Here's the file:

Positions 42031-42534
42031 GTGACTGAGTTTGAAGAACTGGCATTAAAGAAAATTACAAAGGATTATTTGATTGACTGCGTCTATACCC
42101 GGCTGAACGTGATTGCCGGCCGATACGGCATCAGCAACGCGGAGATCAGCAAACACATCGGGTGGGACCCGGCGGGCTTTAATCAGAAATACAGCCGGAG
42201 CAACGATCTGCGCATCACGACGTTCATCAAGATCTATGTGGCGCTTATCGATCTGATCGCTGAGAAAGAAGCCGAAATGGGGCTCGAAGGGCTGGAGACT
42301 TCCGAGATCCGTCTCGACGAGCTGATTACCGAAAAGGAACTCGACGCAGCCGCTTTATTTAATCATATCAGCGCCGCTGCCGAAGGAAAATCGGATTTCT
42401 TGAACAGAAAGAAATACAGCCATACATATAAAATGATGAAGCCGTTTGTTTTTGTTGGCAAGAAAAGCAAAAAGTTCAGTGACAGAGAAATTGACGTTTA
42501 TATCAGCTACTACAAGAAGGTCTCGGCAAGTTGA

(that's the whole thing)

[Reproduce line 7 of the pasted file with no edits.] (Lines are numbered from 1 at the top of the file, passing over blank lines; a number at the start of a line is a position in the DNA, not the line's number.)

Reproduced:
42501 TATCAGCTACTACAAGAAGGTCTCGGCAAGTTGA